Inventing means little if nobody popularizes it. What other major company would have pushed these technologies if Apple hadn't made them mainstream? Every other tech is more concerned with racing to the bottom and making the cheapest, most conservative device possible. Once they see what Apple does in the high end and proves it in the marketplace (full capacitive multitouch, high-DPI, etc), then they jump in.


RE: Amazon vs Apple
By augiem on 10/22/2012 6:08:33 PM , Rating: 2
quote:
What other major company would have pushed these technologies if Apple hadn't made them mainstream? Every other tech is more concerned with racing to the bottom and making the cheapest, most conservative device possible. Once they see what Apple does in the high end and proves it in the marketplace (full capacitive multitouch, high-DPI, etc), then they jump in.


For the past 5 years, Apple has driven the high end through sales. But we've had 30+ years of PC advancement with only a handful out of thousands of technologies championed by Apple first. The way you talk, if it weren't for Apple we'd all be using TRS-80's. It's just not the case. Companies do compete on price, but technology also advances along with it.

Two examples: CPUs and GPUs. Before Apple ever moved to x86, Intel pushed CPUs and 3DFX/Nvidia/Ati pushed GPUs year after year. The industry fought it out in both low and high end markets without a bit of guidance from Apple. Dell, Quantex, Gateway all made $800 and $5000 machines. We've always had representation in both the low and high end markets. Your characterization that without Apple everyone just degenrates into dumpster diving and selling junk parts for dirt cheap is completely inaccurate.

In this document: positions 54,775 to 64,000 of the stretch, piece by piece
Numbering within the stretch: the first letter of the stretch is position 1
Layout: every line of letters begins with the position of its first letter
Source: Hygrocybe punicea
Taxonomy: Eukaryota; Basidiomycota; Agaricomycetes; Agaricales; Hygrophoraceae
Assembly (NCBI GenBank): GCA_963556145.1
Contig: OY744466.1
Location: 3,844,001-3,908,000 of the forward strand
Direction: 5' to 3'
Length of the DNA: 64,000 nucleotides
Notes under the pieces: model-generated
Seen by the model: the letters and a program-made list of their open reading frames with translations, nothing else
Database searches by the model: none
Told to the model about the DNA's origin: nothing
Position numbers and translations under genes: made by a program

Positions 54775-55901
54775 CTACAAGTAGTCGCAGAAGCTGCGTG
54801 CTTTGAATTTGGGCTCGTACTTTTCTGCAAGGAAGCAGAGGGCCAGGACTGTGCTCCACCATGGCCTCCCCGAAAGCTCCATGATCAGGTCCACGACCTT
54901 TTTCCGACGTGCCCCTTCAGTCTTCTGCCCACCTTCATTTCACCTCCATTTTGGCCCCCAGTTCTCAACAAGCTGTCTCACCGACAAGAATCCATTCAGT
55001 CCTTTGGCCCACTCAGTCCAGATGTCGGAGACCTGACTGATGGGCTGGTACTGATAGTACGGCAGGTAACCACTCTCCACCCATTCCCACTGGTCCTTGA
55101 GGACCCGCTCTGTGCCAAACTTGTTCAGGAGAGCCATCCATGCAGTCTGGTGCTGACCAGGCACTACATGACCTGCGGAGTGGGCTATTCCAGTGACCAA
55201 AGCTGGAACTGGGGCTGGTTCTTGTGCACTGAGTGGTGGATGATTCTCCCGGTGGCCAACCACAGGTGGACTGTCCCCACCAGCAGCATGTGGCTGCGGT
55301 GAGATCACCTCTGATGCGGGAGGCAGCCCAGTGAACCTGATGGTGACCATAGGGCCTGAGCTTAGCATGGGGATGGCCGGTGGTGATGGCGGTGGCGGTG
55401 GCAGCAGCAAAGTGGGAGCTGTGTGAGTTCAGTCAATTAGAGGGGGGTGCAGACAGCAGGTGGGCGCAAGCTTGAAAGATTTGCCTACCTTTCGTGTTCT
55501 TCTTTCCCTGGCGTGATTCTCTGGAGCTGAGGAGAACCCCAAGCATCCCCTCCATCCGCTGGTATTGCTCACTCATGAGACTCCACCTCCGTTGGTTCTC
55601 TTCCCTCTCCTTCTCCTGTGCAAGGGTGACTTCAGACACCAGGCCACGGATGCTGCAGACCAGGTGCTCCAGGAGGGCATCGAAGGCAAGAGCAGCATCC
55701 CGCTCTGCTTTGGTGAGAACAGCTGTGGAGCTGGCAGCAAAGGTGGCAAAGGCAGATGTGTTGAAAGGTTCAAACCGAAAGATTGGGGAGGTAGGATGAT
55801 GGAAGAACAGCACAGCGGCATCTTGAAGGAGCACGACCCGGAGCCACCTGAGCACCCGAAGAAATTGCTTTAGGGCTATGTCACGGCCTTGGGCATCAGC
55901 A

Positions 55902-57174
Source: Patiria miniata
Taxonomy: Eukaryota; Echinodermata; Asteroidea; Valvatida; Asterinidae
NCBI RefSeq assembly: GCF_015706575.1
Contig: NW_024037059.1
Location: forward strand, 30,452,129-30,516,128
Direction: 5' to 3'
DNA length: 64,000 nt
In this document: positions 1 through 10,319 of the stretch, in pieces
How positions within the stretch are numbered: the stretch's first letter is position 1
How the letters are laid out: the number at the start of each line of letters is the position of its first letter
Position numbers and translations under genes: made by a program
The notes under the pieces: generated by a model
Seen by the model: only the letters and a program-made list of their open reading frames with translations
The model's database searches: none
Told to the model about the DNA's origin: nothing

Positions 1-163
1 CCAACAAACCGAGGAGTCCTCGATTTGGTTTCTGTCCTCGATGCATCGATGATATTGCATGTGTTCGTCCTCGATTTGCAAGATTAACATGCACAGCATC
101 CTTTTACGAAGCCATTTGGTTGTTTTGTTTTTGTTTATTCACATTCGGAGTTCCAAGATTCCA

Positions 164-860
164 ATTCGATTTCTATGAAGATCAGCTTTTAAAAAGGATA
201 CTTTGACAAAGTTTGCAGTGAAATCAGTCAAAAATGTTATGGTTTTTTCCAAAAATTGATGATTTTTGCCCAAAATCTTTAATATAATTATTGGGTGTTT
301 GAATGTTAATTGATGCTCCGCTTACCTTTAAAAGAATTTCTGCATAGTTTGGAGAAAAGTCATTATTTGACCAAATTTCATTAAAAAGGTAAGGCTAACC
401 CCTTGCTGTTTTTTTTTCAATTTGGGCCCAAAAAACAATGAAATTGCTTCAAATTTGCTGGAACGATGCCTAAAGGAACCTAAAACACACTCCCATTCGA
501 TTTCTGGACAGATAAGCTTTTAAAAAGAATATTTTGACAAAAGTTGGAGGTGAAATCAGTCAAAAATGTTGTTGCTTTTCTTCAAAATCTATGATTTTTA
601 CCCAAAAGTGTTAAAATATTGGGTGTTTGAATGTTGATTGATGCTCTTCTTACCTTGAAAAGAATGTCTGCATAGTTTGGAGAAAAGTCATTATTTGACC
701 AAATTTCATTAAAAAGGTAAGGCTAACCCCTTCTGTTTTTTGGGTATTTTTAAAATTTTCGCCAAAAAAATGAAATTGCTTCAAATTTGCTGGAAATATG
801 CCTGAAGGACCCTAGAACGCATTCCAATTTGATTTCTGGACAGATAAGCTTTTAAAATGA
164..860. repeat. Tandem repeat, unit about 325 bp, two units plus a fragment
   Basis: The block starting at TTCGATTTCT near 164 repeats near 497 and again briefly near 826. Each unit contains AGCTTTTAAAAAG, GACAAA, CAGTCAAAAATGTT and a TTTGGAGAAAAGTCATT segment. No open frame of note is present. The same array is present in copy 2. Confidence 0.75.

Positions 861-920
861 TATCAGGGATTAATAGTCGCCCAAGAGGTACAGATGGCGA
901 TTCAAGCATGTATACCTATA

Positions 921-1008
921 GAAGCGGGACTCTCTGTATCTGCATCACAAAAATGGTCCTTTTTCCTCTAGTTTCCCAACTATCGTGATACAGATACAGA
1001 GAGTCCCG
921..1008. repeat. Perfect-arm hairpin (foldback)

RE: Amazon vs Apple
By TakinYourPoints on 10/22/2012 6:19:18 PM , Rating: 2
When did I ever say what you are claiming? The time period you bring up is when Apple was mainly in the limited market of professional workstations, not consumer computers and devices.

My issue is that denying what Apple has done to push the high end and mobile over the last couple years is wrong. What is also wrong is that those same PC companies have continued to push the high end. They've gone in the opposite direction, racing to the bottom and chasing the bargain basement econoboxes for offices. Same with laptops, displays and build quality (with the exception of Lenovo) have gone down overall even with Apple in the picture. How bad would it be if they weren't there for competition?

OEMs cutting corners is a huge reason why I continue to assemble all my own PC.


RE: Amazon vs Apple
By Jereb on 10/23/2012 1:32:47 AM , Rating: 2